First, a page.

STRANGE BUT TRUE
Q. How would you feel if you discovered a couple of homosapiens featured in one of the cages at your local zoo?
A. That’s a bit how the editors of Scientific American magazine felt when they observed the encagement of so many species with humanlike traits, such as chimpanzees, gorillas, orangutans, dolphins and porpoises, as expressed in “Free Willy and All His Pals: Orcas and Elephants Are Smart, Social and Way Too Large for Captivity.” For example, orcas and elephants recognize themselves in mirrors, suggesting they too possess a “concept of self.” In addition, they are as dependent on companionship as we are, sometimes following descendants through life for as many as four generations. “When a clan member dies, elephants mourn — there is no other word for it.” In Kenya, elephants from various families tended to a single ailing matriarch, and even after her death, they repeatedly caressed her body. Other elephants were observed sprinkling their dead with soil or covering them with leaves.
Captivity takes a heavy toll on such smart and sensitive animals. “Zoo elephants die young, often after becoming obese and infertile. They frequently develop psychological tics such as swaying and head bobbing. ... Captive orcas become unusually aggressive, biting and ramming one another as well as trainers,” perhaps over-stressed to the point of becoming psychotic. Yet wild orcas have never killed anyone.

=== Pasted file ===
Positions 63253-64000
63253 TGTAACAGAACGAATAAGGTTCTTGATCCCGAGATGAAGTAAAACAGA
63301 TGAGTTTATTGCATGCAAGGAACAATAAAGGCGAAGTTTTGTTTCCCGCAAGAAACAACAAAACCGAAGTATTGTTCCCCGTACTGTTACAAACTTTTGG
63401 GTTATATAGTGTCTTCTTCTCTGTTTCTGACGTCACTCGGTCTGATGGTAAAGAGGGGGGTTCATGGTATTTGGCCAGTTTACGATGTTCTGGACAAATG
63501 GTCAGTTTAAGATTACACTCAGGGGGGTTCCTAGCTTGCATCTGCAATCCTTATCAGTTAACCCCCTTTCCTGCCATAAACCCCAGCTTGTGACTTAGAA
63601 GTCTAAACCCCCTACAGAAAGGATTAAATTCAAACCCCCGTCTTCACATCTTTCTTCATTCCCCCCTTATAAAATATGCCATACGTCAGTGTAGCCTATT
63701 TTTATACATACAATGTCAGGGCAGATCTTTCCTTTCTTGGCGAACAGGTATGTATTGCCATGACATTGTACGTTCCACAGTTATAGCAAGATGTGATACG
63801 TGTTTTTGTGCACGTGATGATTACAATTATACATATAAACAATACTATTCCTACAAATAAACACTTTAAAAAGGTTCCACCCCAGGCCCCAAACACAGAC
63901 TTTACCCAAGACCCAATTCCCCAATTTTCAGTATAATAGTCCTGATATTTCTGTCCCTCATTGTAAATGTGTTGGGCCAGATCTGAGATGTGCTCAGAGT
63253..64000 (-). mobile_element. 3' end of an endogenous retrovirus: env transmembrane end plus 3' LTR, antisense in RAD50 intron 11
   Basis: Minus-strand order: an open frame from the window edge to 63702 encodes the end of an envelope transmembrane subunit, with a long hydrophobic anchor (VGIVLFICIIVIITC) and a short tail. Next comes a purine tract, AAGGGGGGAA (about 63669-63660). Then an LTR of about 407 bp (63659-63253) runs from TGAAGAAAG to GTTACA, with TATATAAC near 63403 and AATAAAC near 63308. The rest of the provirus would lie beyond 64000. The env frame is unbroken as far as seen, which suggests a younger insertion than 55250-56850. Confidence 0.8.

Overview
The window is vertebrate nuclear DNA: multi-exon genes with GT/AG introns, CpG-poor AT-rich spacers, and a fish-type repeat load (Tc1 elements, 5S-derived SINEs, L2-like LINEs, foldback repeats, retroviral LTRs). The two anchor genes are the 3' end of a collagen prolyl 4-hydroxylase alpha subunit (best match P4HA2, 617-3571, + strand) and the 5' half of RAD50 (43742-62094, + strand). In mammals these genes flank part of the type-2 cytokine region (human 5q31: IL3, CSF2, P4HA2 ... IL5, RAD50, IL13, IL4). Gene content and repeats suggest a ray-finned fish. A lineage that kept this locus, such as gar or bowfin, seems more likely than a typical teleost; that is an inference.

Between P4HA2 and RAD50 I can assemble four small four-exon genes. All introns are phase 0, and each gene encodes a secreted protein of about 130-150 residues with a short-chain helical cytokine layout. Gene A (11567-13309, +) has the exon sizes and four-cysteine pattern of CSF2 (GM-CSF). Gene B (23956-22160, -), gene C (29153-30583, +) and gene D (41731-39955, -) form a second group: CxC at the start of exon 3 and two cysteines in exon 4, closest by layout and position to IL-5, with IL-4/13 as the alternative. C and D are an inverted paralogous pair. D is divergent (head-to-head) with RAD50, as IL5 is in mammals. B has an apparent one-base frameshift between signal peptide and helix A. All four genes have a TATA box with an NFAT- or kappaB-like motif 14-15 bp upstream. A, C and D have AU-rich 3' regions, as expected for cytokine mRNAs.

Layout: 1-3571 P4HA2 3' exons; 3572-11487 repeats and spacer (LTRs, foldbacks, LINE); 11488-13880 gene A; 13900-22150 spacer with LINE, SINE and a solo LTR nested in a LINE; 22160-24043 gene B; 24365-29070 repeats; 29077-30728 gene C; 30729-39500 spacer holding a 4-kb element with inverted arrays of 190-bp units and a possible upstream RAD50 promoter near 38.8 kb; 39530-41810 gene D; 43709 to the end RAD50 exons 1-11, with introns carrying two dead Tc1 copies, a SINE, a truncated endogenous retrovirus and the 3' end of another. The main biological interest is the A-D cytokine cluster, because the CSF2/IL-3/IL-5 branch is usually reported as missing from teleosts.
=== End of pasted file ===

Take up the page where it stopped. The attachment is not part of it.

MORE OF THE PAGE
The editors concluded: Though some confined individuals may not survive if released, “the ones that can be, should be, and captive breeding programs should be terminated.”
Q. What’s possibly the latest in eyewear technology to help train hockey players to see the puck amid all the muscled bodies and the pandemonium of an excited crowd?
A. Players can follow the tiny, wily puck by using the Nike SPARQ Vapor Strobe, whose lenses quickly switch between transparency and opaqueness, producing stroboscopic visual conditions that allow the wearer to see only snippets of action, says Sarina Tracy in Photonics Spectra magazine. When neuroscientist Stephen Mitroff, of Duke University, tested the device on the National Hockey League’s Carolina Hurricanes, he divided them into two groups: the control group showed no change, but those who wore the eyewear had “improved vision, visual attention and the ability to anticipate the timing of moving items,” bettering on-ice skills by a huge 18 percent.
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